31 January 2011

The private-public cycle

It's common to hear that investor-owned companies taking over water systems raise prices to pay for deferred maintenance (and also because they get "automatic" profits from capital spending), as Food and Water Watch will claim to anyone.

It's also common to hear that municipalities taking over water systems lower prices to better serve citizens, thereby reducing funds available for maintenance and capital spending, as happened recently in Paris.

IOUs spend too much on gold-plated systems, until politicians take them over and spend too little, until deferred maintenance and lack of funds forces privatization again. See the pattern?

Bottom Line: Both private and public water providers pursue goals that may not suit customers.


  1. Dr. Zetland -
    I'd like you to read through my blog articles on privatization. The latest data from USEPA show that public utilities invest more in their systems than private, but also are losing money on average. Meanwhile private utilities are investing somewhat less, but are making a good profit.

    It's been my experience recently that IOUs promise the lower prices and show artificial efficiencies that actually go back by way of profit to shareholders rather than reinvestment of retained earnings to the system.

    Would you have an interest in studying this topic with me some more? You can see I've written a bit about this myself. Please see the blog.


  2. @jgmumm -- interesting point. I agree that both public and private are going to invest based on the "reward formula" that gives them the best return on a given expenditure. Whether or not that serves customers, I don't know.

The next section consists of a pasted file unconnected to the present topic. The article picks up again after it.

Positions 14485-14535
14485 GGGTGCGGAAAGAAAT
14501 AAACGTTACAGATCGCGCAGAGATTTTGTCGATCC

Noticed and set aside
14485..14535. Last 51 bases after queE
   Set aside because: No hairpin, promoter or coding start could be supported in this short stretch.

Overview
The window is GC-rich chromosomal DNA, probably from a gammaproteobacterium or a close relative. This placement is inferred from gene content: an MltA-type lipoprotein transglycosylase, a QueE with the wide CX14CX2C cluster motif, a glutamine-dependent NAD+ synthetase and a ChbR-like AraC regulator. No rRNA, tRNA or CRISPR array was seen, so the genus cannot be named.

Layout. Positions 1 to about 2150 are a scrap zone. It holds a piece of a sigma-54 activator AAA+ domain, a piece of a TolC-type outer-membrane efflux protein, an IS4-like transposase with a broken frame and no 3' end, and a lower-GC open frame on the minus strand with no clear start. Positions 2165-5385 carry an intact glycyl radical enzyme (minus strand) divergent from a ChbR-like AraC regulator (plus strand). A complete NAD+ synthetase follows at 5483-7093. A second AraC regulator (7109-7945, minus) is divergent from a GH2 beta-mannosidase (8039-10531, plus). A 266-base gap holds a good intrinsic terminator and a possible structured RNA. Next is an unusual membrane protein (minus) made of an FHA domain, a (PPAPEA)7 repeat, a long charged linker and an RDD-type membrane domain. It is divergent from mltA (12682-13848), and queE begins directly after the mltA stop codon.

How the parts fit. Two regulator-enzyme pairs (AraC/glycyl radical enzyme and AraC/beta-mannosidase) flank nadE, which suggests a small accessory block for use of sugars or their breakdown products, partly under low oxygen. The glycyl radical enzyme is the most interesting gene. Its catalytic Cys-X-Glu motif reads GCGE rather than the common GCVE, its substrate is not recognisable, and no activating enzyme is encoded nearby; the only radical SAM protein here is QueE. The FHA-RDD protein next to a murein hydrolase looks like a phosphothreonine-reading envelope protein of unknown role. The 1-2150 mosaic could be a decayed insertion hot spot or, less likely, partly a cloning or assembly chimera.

OTOH, the losing/making $ aspect still supports my "cycle" idea :)

  3. I don't disagree that there is a cycle in this. You're right about that and privatization seems to be getting attractive to more public utilities now in this recession (let's make this someone else's problem). I'm wondering if the best and most efficient allocation of economic resources falls on the side of private governance, or public. Lower cost per unit with somewhat higher capital reinvestment seems to favor the public side as having the more efficient solution with "profits" accruing to rate payers by way of lower bills. Do you see an argument for the private side though?

  4. Having worked in various water/wastewater utilities for the last 30 years, I think public/private is too much of a simplification. The issue is quite variable and depends on leadership and governance. Long-term infrastructure is inherently hard to manage and existing predictions of useful life have lots of variability in them that cause people to overspend and underspend. PGE's recent underspending on the San Bruno pipe maintenance was an example as much of institutional incompetence as profit-mongering--they wished their plans had been better implemented now. EPA and many agencies are significantly improving their attempts at maintaining infrastructure through improvements in the "asset management" assessment process, and I expect will require every agency to have an effective plan in place. The crucial new step is combining a risk assessment that evaluates both risk of failure and consequence of failure. Each of us struggles with the same issues deciding whether to fix our roof this year or put it off to add insulation or use the money to buy a Prius.

    Paul Levy wrote extensively about this issue in Commonwealth magazine last year based on his experience running a public water agency and then a private hospital.


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